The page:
Bernard Eastlund

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Bernard J. Eastlund (1938 – December 12, 2007) was an American physicist who received his B.S. in physics from MIT and his Ph.D. in physics from Columbia University. In 1970 he received a Special Achievement Certificate from the U. S. Atomic Energy Commission for co-invention of the "fusion torch."

Eastlund authored three patents (US Patents #4,686,605, #4,712,155, and #5,038,664) that, it is claimed, led to the development of the High Frequency Active Auroral Research Program (HAARP).[1]

Eastlund also authored patent US20070238252 [1] 'Cosmic particle ignition of artificially ionized plasma patterns in the atmosphere' which was published a few months before his death. The conclusion section of the patent contains the following text.

"This invention has a phenomenal variety of possible ramifications and potential future developments. As alluded to earlier, a variety of telecommunications systems for improvement of local cellular systems, short haul stand alone cellular systems, city wide cellular systems and long haul communications systems could result. Two new approaches to weather modification and control are suggested. The first is for manipulation of the steering winds that control the development of mesocyclones, or the modification of the directions of the jet streams that influence development of hurricanes. The second is a method for influencing the electrical charge distribution in weather patterns such as meso-cyclones. Possible defense applications include a method of accelerating electrons to MEV energies in conjunction with the HAARP antenna. Research applications include the creation of bright and controlled guide stars for astrophysical purposes. Thus it can be seen that the ramifications are numerous, far-reaching, and exceedingly varied in usefulness."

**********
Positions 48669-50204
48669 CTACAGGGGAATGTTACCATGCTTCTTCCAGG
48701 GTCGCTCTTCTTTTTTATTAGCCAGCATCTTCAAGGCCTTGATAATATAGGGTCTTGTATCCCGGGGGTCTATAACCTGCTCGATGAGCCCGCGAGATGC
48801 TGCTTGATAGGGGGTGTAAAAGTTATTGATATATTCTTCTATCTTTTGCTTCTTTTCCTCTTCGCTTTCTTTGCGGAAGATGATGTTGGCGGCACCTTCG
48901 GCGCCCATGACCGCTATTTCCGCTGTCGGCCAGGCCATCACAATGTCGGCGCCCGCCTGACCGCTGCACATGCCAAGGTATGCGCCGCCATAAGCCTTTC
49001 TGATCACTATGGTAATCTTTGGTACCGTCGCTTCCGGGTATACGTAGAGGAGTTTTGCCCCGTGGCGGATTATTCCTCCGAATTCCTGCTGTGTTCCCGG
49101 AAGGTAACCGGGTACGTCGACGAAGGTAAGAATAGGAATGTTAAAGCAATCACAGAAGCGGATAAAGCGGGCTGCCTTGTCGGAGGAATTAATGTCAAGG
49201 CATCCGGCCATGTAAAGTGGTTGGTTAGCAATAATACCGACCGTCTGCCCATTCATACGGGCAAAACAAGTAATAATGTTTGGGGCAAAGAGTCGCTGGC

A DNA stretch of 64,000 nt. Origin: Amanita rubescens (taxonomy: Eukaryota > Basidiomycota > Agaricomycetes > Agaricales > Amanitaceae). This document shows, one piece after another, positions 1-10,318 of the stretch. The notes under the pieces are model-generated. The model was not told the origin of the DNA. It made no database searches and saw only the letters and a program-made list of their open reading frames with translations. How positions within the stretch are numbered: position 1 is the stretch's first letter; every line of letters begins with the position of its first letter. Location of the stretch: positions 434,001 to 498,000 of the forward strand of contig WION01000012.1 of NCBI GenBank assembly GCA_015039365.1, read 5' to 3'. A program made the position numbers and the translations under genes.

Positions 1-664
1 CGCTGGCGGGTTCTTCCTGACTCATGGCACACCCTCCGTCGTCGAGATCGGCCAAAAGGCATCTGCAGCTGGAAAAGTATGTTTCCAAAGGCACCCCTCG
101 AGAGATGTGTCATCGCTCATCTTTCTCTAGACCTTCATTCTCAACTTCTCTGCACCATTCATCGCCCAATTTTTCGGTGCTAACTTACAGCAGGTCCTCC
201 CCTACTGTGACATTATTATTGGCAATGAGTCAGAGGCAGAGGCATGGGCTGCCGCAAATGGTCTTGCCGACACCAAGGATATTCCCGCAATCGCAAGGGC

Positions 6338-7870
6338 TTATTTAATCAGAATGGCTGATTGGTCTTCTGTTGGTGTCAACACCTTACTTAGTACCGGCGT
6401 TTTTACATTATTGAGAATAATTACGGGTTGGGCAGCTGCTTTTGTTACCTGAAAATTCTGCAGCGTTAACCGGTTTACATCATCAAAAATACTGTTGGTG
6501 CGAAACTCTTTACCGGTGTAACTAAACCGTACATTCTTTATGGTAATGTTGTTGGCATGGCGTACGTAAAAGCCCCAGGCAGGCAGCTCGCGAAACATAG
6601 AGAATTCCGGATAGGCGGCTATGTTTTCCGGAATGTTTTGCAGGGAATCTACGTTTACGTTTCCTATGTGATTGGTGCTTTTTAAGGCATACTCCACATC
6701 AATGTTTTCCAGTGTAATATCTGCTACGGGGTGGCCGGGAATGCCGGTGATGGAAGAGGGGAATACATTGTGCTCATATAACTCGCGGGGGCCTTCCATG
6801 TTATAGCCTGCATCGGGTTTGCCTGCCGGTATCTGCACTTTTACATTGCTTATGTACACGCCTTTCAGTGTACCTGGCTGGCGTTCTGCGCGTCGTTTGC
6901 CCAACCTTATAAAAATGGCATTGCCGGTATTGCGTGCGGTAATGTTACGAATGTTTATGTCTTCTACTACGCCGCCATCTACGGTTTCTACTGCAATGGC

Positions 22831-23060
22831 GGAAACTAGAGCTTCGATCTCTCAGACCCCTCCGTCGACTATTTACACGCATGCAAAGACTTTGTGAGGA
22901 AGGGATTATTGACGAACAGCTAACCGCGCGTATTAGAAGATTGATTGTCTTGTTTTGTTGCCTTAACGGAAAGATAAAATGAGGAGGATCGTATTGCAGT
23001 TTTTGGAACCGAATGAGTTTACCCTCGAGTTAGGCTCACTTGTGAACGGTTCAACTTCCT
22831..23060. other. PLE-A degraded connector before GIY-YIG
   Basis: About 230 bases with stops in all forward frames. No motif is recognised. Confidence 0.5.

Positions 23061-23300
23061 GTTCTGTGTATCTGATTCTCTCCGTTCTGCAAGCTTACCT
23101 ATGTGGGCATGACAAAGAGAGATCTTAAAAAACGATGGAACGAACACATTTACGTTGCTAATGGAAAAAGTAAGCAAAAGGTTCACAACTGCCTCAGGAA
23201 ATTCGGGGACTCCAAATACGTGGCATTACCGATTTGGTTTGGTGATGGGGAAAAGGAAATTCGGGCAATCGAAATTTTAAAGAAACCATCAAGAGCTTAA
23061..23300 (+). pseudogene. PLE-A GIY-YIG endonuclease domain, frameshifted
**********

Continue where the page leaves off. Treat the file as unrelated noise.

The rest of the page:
He was the founder of Eastlund Scientific Enterprises Corporation (ESEC), a small company in Houston, Texas that provided scientific, engineering and technical services. However, many doubt how credible any of his research was for various reasons.

His hobby was astrophysics. His later work included co-authoring two papers in the Astrophysical Journal regarding pulsars, and he also presented a paper on Gamma Bursters.

Bernard Eastlund died December 12, 2007. In his final days he continued to explore research in advanced physics topics and applications, even holding meetings at his hospital bedside.


  1. ^ Zey, Michael G. The Future Factor: Forces Transforming Human Destiny Transaction Publishers; New edition (30 April 2004) ISBN 978-0-7658-0591-1 p.39

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